Legal rights to non-humans

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As the world fights climate change and the exploitation of nature, countries like Ecuador and New Zealand have taken some significant steps in bringing laws into the natural world.

About Legal rights to non-humans:

  • Ecuador, in 2008, approved a Constitution that grants tropical forests, islands, rivers and air, legal rights to “exist, flourish and evolve”. In April 2022 Ecuador became the first country to grant legal rights to individual wild animals.
  • Bolivia granted all nature rights equal to that of humans in 2011.
  • New Zealand in 2017, passed the Whanganui River Claims Settlement Bill, which granted legal personhood to river Whanganui and its surrounding ecosystem.

Where does India stand?

  • Article 51-A (g) of the Constitution of India lays down that it is the fundamental duty of every citizen to protect wildlife and have compassion for all living creatures. However, such duties are not enforceable by law.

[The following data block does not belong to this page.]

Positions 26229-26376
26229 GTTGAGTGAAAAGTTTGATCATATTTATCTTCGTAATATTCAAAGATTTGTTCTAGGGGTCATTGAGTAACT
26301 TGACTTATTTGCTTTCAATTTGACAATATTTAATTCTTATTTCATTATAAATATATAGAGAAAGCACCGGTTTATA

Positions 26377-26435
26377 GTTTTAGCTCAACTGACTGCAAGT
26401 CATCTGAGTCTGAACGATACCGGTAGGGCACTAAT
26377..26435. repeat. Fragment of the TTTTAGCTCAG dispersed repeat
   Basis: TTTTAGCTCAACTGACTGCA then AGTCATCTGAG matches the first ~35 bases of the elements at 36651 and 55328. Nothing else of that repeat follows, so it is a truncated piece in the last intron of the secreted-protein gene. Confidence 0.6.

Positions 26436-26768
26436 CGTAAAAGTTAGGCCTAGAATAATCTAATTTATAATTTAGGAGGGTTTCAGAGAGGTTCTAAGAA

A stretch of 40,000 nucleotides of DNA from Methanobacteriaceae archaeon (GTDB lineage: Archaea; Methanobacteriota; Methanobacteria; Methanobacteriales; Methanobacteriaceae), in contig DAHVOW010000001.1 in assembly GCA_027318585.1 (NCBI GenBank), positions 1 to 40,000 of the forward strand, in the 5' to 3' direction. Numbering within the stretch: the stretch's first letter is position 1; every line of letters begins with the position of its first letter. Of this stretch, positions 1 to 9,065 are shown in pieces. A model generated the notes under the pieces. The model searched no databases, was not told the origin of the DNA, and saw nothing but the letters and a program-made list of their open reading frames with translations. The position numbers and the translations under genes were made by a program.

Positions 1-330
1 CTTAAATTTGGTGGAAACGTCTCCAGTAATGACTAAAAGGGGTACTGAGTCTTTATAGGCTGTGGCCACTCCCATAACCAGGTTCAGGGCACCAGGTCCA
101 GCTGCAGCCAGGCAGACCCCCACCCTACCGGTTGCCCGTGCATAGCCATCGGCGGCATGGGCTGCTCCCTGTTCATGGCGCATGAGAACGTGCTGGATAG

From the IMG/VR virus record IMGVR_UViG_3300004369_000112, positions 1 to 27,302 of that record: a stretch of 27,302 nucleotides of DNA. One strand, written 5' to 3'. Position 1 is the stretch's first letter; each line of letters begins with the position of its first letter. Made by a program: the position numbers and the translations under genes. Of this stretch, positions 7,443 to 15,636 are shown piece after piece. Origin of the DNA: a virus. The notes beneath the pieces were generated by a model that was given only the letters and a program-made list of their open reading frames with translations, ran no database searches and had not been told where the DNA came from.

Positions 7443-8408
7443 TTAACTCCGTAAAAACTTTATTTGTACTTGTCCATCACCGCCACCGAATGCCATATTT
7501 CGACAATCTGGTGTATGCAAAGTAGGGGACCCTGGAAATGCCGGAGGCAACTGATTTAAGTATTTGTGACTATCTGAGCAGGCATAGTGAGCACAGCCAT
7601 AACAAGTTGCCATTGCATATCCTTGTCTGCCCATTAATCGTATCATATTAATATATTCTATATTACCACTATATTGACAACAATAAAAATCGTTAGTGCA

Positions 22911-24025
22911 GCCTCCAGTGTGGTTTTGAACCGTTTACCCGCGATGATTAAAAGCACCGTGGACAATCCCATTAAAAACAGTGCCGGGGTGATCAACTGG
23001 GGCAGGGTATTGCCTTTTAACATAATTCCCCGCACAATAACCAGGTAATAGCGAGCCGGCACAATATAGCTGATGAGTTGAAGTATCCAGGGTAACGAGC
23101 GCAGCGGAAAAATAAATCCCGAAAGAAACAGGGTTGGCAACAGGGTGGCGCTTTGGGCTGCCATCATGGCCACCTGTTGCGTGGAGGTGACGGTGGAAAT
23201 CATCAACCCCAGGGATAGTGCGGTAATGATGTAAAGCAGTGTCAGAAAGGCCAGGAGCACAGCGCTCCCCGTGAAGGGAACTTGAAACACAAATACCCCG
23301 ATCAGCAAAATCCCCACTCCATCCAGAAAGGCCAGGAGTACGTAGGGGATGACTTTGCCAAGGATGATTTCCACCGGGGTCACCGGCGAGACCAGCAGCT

• The Uttarakhand High Court in 2017, granted the river Ganga and its longest tributary Yamuna the legal right to be protected and not be harmed.
  • While other legal acts such as the Wildlife Protection Act of 1972 and the Cruelty to Animals Act of 1960 exist, they do not recognize animals as individual living entities.

 Bio age

  • The increased integration of biotechnology in human life will bring in the bio age.
  • Integration of life sciences with modern technology through the production of genetically modified organisms (GMOs), engineering of genes to enhance disease resistance, gene editing, and more, indicate that biotechnology is most likely to pervade our lives in the future.
  • It will mark the end of the digital Information Age and this era will require legal intervention to hold researchers accountable for the impact of their work on the environment.


Source : Indian Express